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Craig Mitchelldyer/Portland Timbers

In what might be the most stunning trade in franchise history, the Portland Timbers have sent Darlington Nagbe, the club's first MLS draft pick and all-time appearance leader, to Atlanta United.

In exchange, the Timbers have netted more than $1 million in general and targeted allocation money — a number that could rise as high as $1.6 million in the coming years if Nagbe hits certain performance benchmarks with Atlanta.

Measured in allocation money, it is the most lucrative trade in MLS history — a deal befitting its centerpiece, who, from the moment he made his debut more than seven years ago, has been one of the league's brightest talents.

For the Timbers, Nagbe's is another seismic departure in an offseason that began in earnest just under a month ago with the similarly seismic departure of manager Caleb Porter. It might be for the best. But it tears further at the fabric of a club that was once one of MLS's tightest-knit.

The impetus for this trade was, reportedly, Nagbe's midseason request that his salary be nearly doubled to more than $1 million per year. The Timbers balked, and once Porter departed just prior to Thanksgiving, made Nagbe available.

With Portland presumably looking for an Eastern Conference trade partner, Atlanta jumped. They're also taking on center back Gbenga Arokoyo's contract, with the expectation that Arokoyo will be released.

But that doesn't mean it isn't surprising. Asking for a nearly 100 percent raise is a bold move, and, in this case, a surprising one, considering Nagbe's preeminent personality trait from his first moment in Portland seemed to be his conservatism.

That conservatism manifested itself in Nagbe's hugely reserved public persona, but it also manifested itself on the field where, in game after game through the years, Nagbe would play as if the objective of the game was simply not to lose the ball instead of to make something happen with it, valuing safety above all else.

To be perfectly clear: Nagbe, like Sebastian Blanco, like Fanendo Adi, is a million dollar player in today's MLS. The Timbers might not have wanted to pay him, but the market bore that out. If a top-class club in Atlanta thinks you're worth a million bucks per year, you're probably worth just that.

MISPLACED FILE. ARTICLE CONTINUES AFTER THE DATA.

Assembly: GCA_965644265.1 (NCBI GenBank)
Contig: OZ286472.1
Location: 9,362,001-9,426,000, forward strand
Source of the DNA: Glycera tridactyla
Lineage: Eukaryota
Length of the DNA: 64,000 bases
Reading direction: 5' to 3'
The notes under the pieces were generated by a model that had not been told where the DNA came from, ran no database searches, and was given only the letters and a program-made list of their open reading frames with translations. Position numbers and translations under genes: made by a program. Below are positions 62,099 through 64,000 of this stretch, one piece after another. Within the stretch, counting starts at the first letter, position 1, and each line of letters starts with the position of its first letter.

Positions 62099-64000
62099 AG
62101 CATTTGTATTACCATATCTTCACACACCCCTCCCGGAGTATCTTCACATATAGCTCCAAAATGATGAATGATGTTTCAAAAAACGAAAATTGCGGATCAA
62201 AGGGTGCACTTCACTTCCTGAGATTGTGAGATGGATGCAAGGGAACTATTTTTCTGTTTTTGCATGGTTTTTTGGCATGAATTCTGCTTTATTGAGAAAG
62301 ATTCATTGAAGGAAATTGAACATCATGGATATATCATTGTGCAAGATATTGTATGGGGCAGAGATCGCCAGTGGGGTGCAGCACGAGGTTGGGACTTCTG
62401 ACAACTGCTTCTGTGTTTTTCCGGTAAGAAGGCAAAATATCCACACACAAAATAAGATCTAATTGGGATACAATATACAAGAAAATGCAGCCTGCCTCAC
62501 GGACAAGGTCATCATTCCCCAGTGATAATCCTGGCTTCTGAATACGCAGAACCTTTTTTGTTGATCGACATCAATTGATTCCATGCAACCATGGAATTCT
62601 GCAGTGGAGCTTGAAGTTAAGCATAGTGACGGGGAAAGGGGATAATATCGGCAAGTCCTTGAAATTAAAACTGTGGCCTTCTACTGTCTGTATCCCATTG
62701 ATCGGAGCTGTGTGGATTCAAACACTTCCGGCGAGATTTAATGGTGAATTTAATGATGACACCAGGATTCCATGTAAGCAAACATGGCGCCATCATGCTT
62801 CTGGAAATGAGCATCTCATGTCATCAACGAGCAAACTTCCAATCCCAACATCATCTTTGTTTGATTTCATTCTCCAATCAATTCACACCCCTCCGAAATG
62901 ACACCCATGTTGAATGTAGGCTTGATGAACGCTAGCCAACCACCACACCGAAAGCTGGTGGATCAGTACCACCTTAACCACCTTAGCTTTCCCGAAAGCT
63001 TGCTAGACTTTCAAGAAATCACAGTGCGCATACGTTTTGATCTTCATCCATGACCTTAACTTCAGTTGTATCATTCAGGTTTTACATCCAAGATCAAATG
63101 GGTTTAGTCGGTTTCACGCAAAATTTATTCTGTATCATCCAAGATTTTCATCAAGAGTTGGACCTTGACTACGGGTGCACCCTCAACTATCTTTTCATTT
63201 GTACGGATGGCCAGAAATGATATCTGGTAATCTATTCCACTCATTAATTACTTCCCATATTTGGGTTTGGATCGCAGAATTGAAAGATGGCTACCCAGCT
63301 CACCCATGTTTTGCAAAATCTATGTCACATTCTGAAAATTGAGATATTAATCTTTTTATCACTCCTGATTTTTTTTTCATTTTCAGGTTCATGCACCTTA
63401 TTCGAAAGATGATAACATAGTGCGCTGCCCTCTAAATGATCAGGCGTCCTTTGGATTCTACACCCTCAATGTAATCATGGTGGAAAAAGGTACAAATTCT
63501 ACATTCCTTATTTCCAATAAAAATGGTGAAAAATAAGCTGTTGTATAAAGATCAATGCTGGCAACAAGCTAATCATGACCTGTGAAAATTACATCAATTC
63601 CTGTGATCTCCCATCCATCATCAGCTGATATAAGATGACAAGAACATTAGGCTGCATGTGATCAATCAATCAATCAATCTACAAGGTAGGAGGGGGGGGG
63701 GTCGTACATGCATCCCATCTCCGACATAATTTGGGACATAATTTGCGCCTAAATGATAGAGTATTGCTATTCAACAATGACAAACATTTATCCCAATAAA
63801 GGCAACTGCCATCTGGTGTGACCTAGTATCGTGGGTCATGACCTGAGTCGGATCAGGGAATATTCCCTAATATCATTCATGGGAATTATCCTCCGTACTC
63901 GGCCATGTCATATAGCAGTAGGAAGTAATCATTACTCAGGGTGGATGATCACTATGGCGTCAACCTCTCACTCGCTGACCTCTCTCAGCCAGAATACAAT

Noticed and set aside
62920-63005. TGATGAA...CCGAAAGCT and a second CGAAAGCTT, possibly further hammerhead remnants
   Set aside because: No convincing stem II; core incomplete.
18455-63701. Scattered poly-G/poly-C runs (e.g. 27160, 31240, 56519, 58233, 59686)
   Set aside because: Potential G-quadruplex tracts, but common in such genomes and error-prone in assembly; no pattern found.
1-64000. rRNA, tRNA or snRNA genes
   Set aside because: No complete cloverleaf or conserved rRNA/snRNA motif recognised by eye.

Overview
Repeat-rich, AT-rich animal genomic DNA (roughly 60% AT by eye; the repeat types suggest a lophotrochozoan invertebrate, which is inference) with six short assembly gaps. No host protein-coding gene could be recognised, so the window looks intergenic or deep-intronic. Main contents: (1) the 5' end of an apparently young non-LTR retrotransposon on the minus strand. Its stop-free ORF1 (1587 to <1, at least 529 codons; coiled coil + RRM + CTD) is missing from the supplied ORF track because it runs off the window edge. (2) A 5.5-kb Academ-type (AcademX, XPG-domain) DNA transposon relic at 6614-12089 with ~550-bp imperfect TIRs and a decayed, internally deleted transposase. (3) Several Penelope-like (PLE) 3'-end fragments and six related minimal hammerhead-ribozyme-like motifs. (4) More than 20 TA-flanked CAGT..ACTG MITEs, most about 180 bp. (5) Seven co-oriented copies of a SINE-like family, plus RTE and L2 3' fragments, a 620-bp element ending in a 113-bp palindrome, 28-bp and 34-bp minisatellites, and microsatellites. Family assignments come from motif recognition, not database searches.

At roughly $565,000, which is what he made last season, Nagbe was sorely underpaid. He was making less than a collection of players including Brek Shea, Simon Dawkins, and his frequent victim Matias Laba. He was getting out-earned by almost two-to-one by Blanco. That he wanted a raise was more than understandable.

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Craig Mitchelldyer/Portland Timbers

At the same time, while Blanco is not twice as talented as Nagbe — no one on the planet is — he was twice as productive in 2017.

Such was always the conundrum with the Liberian native, a player whose worth was and may continue to be notoriously difficult to quantify. There is no better player at keeping the ball in the league, which is of huge value in transition. How much value? The Timbers will find out in a couple of months.

Of course, Nagbe was more than a safe pair of feet during his time in Portland. There were moments in each of Nagbe's seven seasons where he left everyone who watched and played with him in absolute awe of his sheer ability, his power, and most of all his uncanny and unmatched feel for the game.

This was a player who won Goal of the Year in his rookie season for that juggling, arching volley against Sporting Kansas City, and proceeded to put together a catalogue of incredible finishes and flourishes that maybe just a handful of American players have ever been able to match.

2017 was no different. There was the near-herculean run and pile-driver of strike against Vancouver in May, and a jaw-dropping no-look turning chip that bamboozled Tim Howard in August. They were the two best goals scored anywhere in MLS all season.

His very best was blinding, but because he was at his very best so rarely, he was — when push came to shove — expendable in a way that Diego Valeri or Diego Chara would not be.

This trade is, of course, a gamble. Had Portland paid Nagbe, no one would have batted an eyelash. But after four years of stagnant production, the Timbers decided to be aggressive and give themselves and incoming manager Giovanni Savarese a tremendous amount of flexibility heading into 2018.

In Nagbe, the Timbers had a versatile, dependable, jackknife of a player who, every so often, would show up a decide a game by himself. The player tapped to replace Nagbe might decide games more often. Or he might not be any of those things.

Regardless, this is in many ways an anguishing departure.

Nagbe grow up here in the last seven years. We watched him become a husband and a father, a citizen and a national teamer. Though Nagbe never shed his reserve even as he became the Timbers' longest-tenured player, he was both known and adored by fans and teammates who got to see him at ease.

He'll be great in Atlanta, in a rampaging offense where he'll have to shoulder even less of the final third load than he did in Portland.

Whether Nagbe ever becomes the world class player that most everyone who has ever seen him play has believed he could be is less certain. The Timbers are betting that what we've seen from Nagbe over the last handful of years is all he can offer, and, at 27, chances are better than not that they are right.

Time will tell. The Timbers might have loved Nagbe and might hate to be losing him, but they decided after the salary demand that they'd seen enough.

Nagbe departs as an original Timbers legend, and, importantly, a champion. Though he might never have hit his absolute best in Portland, for a mercurial player and a grounded man, that very well might be legacy enough.

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Craig Mitchelldyer/Portland Timbers